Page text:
25 Jul, 12 | by BMJ Group
Am I the only member of the ePortfolio fan club? If the recent vitriol on Twitter is anything to go by, one would be forgiven for thinking that the fan club comprises n=1. The most notable tweet about ePortfolio was from an anaesthetic trainee who said, “The portfolio is the medical profession’s equivalent of Mao’s cultural revolution—detainees given diaries to write down their own faults.”
Is it really this bad? I think much of the negative publicity around ePortfolio is unfair. Having returned to clinical practice after time working in the private sector and the civil service, I for one, find it useful. My experience of CPD and personal development outside medicine is a mixed bag. I found myself veering from high-quality leadership development courses to sub-optimal sessions on presentation skills. There is no formal “curriculum” in many non-medical jobs. No one holds your hand and asks if you have done a certain number of presentations to clients or says, “You don’t really have experience of skills in this area, how can we ensure your sub-speciality training is tailored to include this?” You are expected to learn on the job, attend in-house courses, be appraised, and seek out career development opportunities in your own time. The ultimate result of this is your standing in the annual promotion cycle and performance bonus.
Medics in training endlessly complain about the curriculum, ePortfolio, deanery teaching courses, Royal College fees etc. The truth is we just don’t realise how good we’ve got it. I wonder if we would be complaining as much if we had to compete for promotion to various registrar grades once already within a post-ST3 specialist training programme?
Of course, the ePortfolio is far from perfect. The end user is typically generation Y and expects technology to have the beautiful aesthetics and seamless functionality of their i-products.
Improving functionality e.g. linking curriculum items to assessments, and aesthetics is essential for an improved ePortfolio. Forced ePortfolio reflection is another bone of contention. True reflective practice is useful and the reality is that most of us reflect. Our tweets, blogs, and discussions in the mess are all reflection. Allowing ePortfolio to include free text reflection and links to social media might be a way of improving this.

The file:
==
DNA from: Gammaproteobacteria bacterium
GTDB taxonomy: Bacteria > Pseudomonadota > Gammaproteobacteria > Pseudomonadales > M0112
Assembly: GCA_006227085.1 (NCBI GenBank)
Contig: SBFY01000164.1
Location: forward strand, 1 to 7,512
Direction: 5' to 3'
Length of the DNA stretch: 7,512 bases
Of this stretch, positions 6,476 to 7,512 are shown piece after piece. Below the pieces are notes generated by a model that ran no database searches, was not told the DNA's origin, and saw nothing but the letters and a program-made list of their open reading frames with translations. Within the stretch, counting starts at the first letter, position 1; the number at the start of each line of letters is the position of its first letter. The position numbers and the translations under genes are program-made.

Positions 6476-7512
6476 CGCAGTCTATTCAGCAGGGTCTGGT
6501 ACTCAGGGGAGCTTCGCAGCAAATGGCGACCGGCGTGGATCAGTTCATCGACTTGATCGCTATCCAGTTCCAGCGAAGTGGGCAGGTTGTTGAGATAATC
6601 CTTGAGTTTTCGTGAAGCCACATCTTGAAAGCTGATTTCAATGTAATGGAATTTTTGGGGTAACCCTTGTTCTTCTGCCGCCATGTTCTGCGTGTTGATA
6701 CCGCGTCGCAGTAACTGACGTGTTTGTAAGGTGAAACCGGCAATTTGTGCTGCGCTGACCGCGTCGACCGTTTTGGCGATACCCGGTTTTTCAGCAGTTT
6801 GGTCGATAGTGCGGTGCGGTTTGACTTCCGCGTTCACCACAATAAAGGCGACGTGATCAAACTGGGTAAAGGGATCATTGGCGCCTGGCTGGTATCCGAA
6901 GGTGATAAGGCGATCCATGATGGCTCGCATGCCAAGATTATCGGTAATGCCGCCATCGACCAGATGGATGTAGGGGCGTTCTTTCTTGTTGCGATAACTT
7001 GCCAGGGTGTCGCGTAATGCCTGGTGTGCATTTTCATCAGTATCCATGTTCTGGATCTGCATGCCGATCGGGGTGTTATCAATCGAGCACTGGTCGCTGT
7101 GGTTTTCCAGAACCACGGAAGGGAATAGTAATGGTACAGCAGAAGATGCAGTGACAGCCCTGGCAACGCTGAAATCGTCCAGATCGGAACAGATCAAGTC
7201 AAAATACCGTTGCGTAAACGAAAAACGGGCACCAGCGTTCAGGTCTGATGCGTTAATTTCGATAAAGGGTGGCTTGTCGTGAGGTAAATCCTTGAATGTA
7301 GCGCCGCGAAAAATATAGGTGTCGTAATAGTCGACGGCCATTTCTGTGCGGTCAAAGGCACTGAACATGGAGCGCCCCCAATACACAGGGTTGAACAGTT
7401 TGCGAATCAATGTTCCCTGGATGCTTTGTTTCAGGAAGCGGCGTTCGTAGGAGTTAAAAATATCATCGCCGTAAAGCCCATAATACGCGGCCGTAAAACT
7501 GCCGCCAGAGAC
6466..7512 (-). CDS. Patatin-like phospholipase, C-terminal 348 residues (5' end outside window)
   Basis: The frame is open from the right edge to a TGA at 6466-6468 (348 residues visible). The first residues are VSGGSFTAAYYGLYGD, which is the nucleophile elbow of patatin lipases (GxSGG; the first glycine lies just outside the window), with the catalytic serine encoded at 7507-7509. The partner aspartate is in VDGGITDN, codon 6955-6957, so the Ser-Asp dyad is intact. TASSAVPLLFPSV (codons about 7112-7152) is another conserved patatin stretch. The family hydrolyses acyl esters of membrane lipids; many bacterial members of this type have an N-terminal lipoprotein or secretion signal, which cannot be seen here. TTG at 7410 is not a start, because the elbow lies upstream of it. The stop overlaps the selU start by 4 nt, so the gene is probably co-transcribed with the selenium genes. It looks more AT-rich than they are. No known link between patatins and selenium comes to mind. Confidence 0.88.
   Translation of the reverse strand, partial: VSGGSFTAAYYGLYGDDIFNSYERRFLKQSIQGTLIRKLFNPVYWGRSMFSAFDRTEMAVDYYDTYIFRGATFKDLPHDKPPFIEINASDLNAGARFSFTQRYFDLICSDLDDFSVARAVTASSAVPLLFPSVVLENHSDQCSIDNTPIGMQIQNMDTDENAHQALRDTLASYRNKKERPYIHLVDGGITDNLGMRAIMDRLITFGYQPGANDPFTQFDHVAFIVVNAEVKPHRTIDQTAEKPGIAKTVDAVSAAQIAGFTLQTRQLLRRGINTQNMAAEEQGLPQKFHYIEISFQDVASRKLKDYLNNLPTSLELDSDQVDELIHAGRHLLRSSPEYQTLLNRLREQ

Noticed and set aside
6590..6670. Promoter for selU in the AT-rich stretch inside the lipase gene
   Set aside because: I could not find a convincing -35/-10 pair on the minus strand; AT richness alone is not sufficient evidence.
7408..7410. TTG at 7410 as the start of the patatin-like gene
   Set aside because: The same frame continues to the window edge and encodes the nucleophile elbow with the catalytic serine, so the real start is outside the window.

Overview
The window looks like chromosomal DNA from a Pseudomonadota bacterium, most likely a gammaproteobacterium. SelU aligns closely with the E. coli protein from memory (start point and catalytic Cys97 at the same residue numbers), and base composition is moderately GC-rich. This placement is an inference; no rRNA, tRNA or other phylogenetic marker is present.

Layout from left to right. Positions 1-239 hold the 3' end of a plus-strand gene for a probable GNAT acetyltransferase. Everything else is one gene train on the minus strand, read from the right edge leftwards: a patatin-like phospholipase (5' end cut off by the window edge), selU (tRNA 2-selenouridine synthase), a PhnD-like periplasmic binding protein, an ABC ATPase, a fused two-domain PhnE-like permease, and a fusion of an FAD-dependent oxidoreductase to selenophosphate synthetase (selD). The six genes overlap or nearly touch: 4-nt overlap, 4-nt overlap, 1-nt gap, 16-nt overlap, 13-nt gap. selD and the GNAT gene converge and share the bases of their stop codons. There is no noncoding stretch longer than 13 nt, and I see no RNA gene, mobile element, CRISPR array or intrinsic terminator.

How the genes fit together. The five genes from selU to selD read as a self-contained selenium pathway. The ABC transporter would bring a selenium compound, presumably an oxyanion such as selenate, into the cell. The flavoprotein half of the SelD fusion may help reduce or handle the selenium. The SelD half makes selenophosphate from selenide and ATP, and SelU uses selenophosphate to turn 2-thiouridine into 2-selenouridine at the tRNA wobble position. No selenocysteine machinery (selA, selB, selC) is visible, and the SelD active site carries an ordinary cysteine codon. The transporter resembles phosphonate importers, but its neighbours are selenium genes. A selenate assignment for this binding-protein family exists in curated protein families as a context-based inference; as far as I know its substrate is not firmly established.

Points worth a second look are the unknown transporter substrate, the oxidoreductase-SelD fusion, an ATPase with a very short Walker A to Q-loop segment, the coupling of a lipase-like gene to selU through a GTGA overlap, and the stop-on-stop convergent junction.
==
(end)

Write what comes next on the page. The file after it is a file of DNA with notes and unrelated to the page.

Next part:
Does the ePortfolio encourage a tick-box culture that drives mediocrity, rather than excellence? Furthermore, where is the evidence that a portfolio-based documentation and reflection produces good doctors? Perhaps educationalists could work with the relevant educational bodies to elucidate the evidence behind the learning theory. And finally, what is the portfolio without the incessant workplace based assessments? Many supervisors need training and skills on how to do these appropriately. It seems that an ePortfolio culture shift of increased transparency and trainee engagement is needed.
Many early career doctors could easily have taken the route of investment banking or management consultancy. They chose instead to work in the NHS. As a cohort of intelligent, motivated young people, we are able to take responsibility for adult learning, but need to be treated like adults in order to do so. If the ePortfolio gods are listening—engage with us, take constructive feedback, and try to improve the portfolio to inspire the medical generation Y.
Fiona Pathiraja is a specialist registrar in radiology, based in London. She has previously worked as a healthcare management consultant and entrepreneur, and she spent two years seconded to the Department of Health, where she was clinical adviser to the NHS medical director. Follow her on Twitter @dr_fiona